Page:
People complain all the time that eating healthy is expensive. The reality is that healthy eating can be cheap and quick too. Difficult economic times do not mean that we have to sacrifice our health — or budget – when it comes to food. With careful planning and a little effort, healthy eating can fit into a budget, but preparation and planning are key. Be thoughtful, kind, and respectful to your body. PLAN AND PREPARE. Plan meals ahead of time that will stretch you a month long. What works for me is buying chicken in bulk, large bag of frozen vegetables and berries that last me the month- along with my natural herbal products. This is what works for me and I am just giving an example of how I choose to live a healthy lifestyle and not burn a whole in my wallet. Although it may seem a lot up front- I average out my costs to at most $12-15 a day for breakfast, lunch, snacks and dinner. That’s extremely good considering people will go out for lunch at that price, plus tip, and even more for dinner. It’s important to shop when you are not hungry and go strictly to the aisles you know where your items are at on your list. On a day you are not busy pre cook some chicken (or your preferred protein) that will last you 3-4 days so all you have to do is heat it up and prepare with whatever you are having on the side. Throw on some legumes/beans, stir fry vegetables, brown rice,etc to make it a balanced lean and mean meal. All these in bulk are budget friendly.
- Choose your meat wisely and buy in bulk. You then can freeze it properly and use it at your convenience.
- Or Consider Going Meatless: Skipping meat, even once or twice a week, can help save money, since meat is usually the most expensive part of a meal. I read even at current prices, you can save $210 per year by swapping out 1 pound of sirloin ($5.99) with a 14-ounce block of tofu ($1.96) once a week for a year.
- Discover Great Ways to Use Canned Fish: Canned salmon and tuna provide omega-3 fats, which help keep your heart healthy by lowering triglycerides and blood pressure. The difference: canned fish is really cheap. At just $3.68 per pound (just over 3 cans at $1.15 each), canned tuna is a delicious, healthy and cheap option for dinner. Get creative.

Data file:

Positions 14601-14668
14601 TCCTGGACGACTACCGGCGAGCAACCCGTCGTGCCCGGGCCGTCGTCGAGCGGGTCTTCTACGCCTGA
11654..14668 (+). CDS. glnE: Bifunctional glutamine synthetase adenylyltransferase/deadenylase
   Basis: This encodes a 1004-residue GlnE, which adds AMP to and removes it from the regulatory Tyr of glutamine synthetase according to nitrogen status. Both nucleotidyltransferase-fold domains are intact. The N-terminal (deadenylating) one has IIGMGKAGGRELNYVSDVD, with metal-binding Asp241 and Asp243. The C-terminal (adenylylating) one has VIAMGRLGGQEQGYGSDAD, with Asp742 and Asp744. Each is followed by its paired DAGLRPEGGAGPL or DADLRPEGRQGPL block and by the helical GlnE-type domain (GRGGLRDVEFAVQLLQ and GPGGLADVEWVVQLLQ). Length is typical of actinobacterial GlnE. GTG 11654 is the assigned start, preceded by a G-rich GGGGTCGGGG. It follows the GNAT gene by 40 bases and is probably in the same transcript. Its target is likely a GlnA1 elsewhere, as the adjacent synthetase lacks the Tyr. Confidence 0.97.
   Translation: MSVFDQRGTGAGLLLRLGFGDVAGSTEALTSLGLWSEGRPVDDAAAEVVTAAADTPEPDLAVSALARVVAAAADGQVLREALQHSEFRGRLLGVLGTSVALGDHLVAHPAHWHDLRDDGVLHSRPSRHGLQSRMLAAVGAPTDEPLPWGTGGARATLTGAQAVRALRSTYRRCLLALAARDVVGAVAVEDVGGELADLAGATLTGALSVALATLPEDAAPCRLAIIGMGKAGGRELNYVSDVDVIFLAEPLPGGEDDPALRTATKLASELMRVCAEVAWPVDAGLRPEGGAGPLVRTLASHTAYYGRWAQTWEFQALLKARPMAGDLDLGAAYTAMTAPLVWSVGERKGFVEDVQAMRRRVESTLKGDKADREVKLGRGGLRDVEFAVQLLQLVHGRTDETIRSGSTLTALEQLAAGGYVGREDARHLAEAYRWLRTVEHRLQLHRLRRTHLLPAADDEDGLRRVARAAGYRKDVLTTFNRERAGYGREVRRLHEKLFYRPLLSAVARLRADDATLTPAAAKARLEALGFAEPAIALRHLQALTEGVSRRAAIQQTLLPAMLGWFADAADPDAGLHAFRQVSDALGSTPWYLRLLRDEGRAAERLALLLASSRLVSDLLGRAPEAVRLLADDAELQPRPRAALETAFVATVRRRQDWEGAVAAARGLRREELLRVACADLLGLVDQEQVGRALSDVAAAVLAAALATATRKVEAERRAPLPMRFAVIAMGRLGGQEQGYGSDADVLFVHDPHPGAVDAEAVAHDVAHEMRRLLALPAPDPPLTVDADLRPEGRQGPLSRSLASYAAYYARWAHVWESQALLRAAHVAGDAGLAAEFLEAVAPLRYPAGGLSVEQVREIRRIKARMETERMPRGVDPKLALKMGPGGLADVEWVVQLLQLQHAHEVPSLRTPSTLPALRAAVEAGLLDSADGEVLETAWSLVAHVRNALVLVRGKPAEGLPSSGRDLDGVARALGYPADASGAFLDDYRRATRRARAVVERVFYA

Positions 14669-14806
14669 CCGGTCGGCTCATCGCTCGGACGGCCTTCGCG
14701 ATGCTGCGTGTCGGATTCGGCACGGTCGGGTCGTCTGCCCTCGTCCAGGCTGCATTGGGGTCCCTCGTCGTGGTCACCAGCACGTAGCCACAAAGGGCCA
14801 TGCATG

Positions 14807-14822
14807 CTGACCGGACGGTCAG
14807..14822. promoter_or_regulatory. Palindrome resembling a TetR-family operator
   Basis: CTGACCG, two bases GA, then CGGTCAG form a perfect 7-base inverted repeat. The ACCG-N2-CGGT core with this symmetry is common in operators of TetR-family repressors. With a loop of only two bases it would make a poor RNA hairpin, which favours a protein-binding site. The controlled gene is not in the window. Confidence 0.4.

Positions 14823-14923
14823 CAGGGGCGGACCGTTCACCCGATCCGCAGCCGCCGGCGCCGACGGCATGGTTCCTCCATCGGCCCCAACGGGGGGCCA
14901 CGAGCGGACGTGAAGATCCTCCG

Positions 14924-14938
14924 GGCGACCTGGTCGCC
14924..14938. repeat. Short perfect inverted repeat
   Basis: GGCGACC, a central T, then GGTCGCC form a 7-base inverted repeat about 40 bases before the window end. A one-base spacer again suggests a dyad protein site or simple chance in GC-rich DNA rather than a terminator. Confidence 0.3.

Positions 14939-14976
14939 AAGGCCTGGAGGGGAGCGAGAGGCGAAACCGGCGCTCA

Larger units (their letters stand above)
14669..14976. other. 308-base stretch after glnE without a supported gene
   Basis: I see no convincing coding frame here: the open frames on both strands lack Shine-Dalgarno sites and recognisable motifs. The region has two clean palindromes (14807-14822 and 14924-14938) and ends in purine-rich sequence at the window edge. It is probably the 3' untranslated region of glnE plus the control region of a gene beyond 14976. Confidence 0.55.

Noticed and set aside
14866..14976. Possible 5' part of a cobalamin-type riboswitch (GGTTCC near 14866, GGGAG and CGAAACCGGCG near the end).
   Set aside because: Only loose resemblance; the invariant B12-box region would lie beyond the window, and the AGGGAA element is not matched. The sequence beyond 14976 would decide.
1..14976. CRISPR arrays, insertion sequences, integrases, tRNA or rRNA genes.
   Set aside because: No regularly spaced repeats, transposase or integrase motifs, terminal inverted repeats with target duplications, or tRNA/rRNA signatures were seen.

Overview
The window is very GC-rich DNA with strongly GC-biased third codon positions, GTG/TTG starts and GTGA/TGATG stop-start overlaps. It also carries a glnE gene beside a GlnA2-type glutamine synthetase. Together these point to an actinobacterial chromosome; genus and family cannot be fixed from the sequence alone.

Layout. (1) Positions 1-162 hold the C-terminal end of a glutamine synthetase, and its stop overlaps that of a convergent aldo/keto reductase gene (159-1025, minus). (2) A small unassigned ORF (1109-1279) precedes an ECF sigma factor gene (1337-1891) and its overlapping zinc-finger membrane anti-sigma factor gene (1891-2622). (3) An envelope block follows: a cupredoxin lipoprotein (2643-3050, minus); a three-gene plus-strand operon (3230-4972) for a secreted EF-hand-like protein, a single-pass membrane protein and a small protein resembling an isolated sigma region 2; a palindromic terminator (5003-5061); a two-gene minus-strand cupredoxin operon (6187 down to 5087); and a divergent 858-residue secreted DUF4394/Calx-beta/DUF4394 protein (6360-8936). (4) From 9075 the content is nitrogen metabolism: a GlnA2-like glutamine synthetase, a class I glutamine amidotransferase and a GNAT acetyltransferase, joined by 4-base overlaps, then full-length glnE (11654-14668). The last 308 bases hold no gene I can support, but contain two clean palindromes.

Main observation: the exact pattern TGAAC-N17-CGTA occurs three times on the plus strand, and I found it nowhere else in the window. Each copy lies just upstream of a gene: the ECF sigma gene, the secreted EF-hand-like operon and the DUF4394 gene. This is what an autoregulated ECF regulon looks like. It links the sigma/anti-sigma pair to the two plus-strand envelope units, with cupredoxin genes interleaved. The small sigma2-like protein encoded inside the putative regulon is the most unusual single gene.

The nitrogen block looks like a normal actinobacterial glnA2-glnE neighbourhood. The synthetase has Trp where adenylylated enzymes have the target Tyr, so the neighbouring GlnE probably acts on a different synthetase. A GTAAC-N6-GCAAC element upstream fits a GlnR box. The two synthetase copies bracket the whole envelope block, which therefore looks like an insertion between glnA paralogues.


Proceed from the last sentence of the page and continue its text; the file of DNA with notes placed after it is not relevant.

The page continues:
- Grains and legumes are inexpensive and pack a nutritional power punch.Plus, they add a heaviness to a meal that most people rely on meat for.
- Buying bulk can save a lot of money. You can purchase grains, pastas, dried fruits, nuts and flours in the bulk isles of your grocery or natural foods store. You can choose the amount that works for you (bulk doesn’t mean you need 25 pounds of rice at a time!), and bulk food sections give a lower price per quantity ratio while saving on packaging.
- Seasonal foods not only taste better, they are more nutritious and they don’t need to be shipped in from half a world away!Seasonal foods will often cost less as well. Think ahead and stock up on fruits and vegetables in their natural season in order to can or freeze them for the off season.
- While it may seem like some processed foods are cheaper, the real steal is on the nourishment they provide. Empty calories still leave us hungry for real food. When we spend money on real, whole, organic, herbal and fresh foods, it is essential that we shift our old ways of food shopping.
Small shifts in the way we feed ourselves and families can help us find that sweet spot between staying responsible with our budgets, and feeding ourselves healthy, organic, herbal,and vital foods/ supplements. Think of all your food items you purchase as little treasures you are going to store in your chest box full of gold!!!!!
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